Brazil Injects US$ 7 Billion in Economy to Prevent US Contagion

US dollar stack Brazilian monetary authorities eased rules on reserve requirements that banks must keep at the Central Bank in a push to inject liquidity and preserve Brazil from the impacts of the United States financial crisis.

The Central Bank delayed the introduction of higher rates for mandatory deposits from leasing companies by two months and raised the threshold on exemptions for cash, time and savings deposits, according to a Wednesday e-mailed statement.

The measures will add 13.2 billion reais (US$ 7.16 billion) to the financial system, the Central Bank said. The measures are geared to "preserve the financial system from the effects of liquidity restriction which has been observed in the international financial system," said the bank's release.

The measure reverses part of the Central bank's efforts to slow lending growth that's fueling domestic demand and stoking inflation. Policy makers began phasing in reserve requirements on cash deposits from lease underwriters for the first time in May, a move that would remove as much as 40 billion reais from credit markets. In Brazil, leases are commonly used as consumer loans.

Under the rules announced Wednesday, a reserve requirement of 20% of cash deposits from lease underwriters will take effect January 16, two months after the original schedule. The reserve requirement will increase to 25% in March, according to the Central bank.

Banks will only have to keep part of their cash, time and savings deposits at the Central bank if the reserve requirement exceeds 300 million reais, the Central bank said. Previously, this threshold was 100 million reais.

"This is positive for the banks because they will have more money available to lend in a moment when there's credit restrictions abroad," said Aloisio Lemos, an analyst at Agora Corretora in Rio de Janeiro. The higher thresholds will mainly benefit small and medium-sized banks, Lemos said.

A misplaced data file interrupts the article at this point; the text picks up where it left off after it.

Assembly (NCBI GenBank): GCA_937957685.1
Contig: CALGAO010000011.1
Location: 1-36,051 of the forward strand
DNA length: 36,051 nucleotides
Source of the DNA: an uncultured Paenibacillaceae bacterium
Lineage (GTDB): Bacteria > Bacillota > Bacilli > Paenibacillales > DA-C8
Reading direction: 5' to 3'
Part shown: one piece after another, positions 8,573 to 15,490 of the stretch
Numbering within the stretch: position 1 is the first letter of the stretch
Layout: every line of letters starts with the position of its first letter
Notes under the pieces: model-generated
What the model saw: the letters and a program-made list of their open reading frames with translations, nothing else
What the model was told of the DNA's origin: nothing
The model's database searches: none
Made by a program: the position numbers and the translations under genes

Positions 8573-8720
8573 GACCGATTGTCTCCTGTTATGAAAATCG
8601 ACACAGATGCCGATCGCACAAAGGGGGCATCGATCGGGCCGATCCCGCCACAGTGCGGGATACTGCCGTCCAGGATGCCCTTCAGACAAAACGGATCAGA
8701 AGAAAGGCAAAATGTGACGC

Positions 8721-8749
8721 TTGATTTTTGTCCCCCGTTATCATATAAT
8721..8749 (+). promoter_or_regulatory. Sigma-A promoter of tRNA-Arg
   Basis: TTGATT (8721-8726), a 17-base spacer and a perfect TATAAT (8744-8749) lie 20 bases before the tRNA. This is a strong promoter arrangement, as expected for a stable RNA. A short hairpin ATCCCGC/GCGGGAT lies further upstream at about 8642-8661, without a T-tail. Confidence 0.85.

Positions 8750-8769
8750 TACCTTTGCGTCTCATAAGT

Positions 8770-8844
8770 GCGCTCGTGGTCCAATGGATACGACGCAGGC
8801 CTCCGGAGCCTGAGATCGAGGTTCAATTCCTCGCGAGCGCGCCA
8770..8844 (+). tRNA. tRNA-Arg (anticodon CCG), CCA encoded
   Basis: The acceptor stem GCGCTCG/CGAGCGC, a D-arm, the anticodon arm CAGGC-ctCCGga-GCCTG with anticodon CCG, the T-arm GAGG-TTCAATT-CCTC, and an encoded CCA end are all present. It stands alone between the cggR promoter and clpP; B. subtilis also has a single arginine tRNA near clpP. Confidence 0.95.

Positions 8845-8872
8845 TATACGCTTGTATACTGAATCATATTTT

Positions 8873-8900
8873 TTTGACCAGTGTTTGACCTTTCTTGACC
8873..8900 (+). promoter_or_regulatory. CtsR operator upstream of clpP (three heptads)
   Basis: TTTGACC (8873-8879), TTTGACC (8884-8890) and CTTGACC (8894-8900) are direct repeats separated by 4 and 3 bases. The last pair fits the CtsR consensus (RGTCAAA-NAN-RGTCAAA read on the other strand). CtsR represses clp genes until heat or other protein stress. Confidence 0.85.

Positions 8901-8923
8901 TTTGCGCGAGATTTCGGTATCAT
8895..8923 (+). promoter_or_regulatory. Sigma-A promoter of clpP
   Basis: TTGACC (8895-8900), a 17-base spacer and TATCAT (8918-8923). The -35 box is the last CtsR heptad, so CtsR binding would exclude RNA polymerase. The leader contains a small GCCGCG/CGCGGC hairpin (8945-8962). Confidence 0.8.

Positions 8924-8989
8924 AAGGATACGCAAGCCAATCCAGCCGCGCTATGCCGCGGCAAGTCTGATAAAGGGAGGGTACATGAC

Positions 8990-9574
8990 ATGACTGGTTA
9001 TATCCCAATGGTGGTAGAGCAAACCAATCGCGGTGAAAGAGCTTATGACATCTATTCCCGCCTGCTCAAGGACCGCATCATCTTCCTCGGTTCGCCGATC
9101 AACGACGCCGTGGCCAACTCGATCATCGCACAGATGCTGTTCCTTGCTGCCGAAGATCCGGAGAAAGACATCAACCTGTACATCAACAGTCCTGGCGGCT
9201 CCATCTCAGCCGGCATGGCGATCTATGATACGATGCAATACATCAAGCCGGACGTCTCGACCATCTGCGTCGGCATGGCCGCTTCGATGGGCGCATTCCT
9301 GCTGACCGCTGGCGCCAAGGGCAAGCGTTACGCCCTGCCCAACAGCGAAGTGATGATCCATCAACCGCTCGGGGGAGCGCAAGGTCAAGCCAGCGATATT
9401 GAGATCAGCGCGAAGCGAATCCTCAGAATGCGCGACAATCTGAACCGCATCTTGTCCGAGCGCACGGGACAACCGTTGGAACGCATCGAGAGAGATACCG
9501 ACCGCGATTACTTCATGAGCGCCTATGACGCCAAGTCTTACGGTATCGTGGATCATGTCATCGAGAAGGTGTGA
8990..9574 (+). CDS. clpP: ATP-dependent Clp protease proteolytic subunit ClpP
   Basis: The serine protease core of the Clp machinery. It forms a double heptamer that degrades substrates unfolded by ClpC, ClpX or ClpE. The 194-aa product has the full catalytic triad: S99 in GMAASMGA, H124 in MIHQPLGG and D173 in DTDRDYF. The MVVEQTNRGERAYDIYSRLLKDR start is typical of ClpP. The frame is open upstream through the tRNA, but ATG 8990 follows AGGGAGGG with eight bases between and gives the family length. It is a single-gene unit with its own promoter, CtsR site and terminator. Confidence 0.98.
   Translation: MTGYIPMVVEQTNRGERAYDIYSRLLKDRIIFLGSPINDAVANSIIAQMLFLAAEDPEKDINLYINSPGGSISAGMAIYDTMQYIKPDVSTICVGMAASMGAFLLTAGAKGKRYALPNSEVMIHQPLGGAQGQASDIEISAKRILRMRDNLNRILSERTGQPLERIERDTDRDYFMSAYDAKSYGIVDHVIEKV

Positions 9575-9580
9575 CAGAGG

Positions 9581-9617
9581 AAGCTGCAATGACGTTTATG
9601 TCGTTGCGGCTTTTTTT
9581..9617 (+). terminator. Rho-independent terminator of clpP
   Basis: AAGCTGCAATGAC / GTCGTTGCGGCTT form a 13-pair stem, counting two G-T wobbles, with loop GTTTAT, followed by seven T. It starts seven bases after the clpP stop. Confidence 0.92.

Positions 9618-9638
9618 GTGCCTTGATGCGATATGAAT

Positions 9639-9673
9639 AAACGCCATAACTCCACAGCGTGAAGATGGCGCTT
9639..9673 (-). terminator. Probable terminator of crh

Bank lending climbed 33% in the 12 months ended in July after a 27% expansion in 2007, the fastest in more than a decade. The Central bank is scheduled to release August figures on September 29.

This is not the first reaction to the US financial crisis. Last week the Brazilian government decided to "fortify" the country's Economic and Social Development, BNDES bank with the purpose of supporting Brazilian corporations that have loans from international banks and could not be able to renew them because of the current credit drought.

The first transfer of funds to BNDES totaled US$ 2.8 billion but the option remains open if Brazilian corporations "need to renew credits."

"Brazilian corporations are having problems to renew their credits with international financial institutions because of the crisis", admitted Mário Cypriano, CEO from Bradesco, the country's largest private bank.



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